Diana was born in the 70’s into a family with a larger than life, exuberant dad, a kind, gentle and loving mum and a brother who was and who remained fiercely proud and protective of his little sister.
Happy family years were spent in Berkshire surrounded by close friends, good neighbours and extended family not too far away. Holidays in France were loved and Diana grew up in a household full of stories of her parents early life together in Africa.
When Diana was just five years old, her mum started developing signs of the illness; an illness that had already taken the life of her grandmother and would subsequently rob the family of her two uncles.
So Diana was raised to have an independent spirit – a feisty personality that helped her to love life in all its fullness and to never be too dependent on one special person. She was just nine years old when her mum died.
We later discovered the illness was called GSS – an inherited condition very similar to CJD.
Despite knowing she may have inherited the rogue gene, Diana didn’t waste a moment in worrying about it. Her deep Christian faith which began in her teens was always a huge strength and comfort to her and it underpinned everything.
She made sure she would never waste an opportunity to do the things she loved – she travelled all over the world, spent years working in her dream job, went walking, loved watching movies and shopping in John Lewis and cooked most Mary Berry cake recipes.
She went to the theatre whenever she got the chance with Joseph and the Technicolour Dreamcoat a particular obsession – She was attached in equal measure to her bike and her beloved VW Golf and spent many hours travelling down the M1 from Huddersfield to Berkshire to spend time with her dad and brother.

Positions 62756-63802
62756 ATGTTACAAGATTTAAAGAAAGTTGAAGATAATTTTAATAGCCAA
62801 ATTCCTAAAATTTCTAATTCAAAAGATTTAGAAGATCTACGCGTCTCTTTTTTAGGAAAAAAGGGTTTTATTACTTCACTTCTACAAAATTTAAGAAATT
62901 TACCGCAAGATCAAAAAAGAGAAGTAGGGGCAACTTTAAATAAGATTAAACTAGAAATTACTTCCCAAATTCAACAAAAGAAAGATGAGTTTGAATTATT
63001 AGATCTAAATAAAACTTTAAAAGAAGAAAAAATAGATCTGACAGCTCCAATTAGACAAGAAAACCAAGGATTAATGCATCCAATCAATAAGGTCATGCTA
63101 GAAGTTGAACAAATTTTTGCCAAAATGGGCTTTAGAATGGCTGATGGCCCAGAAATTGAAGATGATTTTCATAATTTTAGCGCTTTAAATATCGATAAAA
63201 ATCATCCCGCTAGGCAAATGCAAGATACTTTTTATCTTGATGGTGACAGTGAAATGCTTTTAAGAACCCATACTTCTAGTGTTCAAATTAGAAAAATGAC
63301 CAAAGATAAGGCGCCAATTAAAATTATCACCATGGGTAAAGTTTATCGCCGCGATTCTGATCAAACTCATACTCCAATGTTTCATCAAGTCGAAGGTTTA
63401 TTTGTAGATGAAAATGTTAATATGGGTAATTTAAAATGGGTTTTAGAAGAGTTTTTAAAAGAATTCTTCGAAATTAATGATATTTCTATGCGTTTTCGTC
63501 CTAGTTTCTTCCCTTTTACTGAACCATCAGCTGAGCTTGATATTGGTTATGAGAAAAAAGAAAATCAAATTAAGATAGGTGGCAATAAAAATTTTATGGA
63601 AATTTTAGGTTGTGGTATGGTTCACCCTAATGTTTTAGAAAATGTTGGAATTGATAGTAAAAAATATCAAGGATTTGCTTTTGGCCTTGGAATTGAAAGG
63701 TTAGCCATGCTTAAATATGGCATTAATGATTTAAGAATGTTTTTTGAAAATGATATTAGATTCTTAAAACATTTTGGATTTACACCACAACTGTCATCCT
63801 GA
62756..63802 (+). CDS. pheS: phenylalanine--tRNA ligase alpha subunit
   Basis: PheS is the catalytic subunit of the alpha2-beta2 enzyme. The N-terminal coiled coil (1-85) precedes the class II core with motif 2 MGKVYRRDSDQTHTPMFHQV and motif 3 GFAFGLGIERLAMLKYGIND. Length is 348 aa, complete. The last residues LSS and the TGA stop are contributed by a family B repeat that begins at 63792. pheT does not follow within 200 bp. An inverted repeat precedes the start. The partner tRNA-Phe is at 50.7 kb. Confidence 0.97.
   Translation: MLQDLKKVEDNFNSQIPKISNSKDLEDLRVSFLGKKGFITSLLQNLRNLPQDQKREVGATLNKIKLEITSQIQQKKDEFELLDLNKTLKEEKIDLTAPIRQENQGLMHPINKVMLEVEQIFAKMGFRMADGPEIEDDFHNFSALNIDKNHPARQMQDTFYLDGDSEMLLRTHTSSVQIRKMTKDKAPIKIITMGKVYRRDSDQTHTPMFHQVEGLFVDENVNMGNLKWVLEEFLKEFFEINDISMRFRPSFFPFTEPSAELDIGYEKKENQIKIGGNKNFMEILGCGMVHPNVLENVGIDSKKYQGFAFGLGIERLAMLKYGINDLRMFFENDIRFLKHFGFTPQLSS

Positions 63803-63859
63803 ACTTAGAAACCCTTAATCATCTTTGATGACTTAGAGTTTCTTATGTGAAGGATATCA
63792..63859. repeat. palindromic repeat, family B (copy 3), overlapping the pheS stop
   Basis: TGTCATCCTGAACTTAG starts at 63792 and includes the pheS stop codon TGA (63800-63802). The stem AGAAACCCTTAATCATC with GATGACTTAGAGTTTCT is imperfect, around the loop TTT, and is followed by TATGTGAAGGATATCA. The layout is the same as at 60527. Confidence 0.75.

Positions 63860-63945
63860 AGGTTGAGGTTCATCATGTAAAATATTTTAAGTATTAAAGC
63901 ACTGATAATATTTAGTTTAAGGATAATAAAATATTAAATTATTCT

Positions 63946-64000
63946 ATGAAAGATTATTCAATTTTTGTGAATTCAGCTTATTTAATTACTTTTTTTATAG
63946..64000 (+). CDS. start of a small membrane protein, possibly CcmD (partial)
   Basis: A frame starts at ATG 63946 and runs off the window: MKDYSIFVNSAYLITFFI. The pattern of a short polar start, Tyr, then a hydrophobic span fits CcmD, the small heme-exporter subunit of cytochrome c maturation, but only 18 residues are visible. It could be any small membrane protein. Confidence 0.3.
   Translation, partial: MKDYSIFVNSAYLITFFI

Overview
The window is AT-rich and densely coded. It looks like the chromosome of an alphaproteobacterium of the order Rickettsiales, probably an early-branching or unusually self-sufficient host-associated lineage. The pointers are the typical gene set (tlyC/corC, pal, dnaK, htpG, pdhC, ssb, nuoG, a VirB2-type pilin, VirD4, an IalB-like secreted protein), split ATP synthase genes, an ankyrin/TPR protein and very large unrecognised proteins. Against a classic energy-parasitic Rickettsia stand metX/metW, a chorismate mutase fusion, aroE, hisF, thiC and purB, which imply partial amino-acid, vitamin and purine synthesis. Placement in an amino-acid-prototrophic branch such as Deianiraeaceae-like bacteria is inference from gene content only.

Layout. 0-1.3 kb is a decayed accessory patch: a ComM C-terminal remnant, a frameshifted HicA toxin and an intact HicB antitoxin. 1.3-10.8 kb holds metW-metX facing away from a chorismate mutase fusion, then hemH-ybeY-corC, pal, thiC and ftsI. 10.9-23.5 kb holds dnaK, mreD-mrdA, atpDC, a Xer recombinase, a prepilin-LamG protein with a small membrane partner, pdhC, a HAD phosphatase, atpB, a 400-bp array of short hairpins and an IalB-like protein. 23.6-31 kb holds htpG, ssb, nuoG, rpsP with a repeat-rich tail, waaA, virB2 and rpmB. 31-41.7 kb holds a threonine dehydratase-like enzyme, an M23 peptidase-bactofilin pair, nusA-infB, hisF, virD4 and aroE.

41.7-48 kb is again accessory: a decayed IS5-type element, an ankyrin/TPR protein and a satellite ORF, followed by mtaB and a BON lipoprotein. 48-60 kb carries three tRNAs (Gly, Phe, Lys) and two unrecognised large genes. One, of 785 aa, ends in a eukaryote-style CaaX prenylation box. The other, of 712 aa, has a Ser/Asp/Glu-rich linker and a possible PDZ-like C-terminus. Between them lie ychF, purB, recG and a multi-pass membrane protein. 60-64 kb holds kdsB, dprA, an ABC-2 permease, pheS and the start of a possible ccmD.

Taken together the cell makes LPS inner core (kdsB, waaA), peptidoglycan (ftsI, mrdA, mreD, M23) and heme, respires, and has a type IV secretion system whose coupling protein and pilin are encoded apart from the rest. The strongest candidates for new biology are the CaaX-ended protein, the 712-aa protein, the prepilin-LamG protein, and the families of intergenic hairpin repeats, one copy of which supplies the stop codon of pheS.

But what Diana was really about – her story – are all the very special friendships she made along the way. Everyone who met her were impacted by her kindness, her brilliant sense of humour and her determination to help in so many ways but always to stay out of the limelight. She really did believe almost anything could be made better with her special tea making skills and she had the most gentle, calm and accepting personality. She was truly humble and exceptionally generous with her time and money. She made everyone around her feel special and her smile was such a treasure that we would feel the benefit after a moment in its glow.
Diana began to feel unwell during the Christmas of 2015 but didn’t stop work until February 2016. Mobility and balance were her first signs that things were amiss. The illness rapidly took hold and we lost her in September 2016.
No words can describe our loss and the hole she has left in our lives. Please do all you can to help us find a cure to end the pain and suffering for the present and future carriers of this extremely aggressive disease.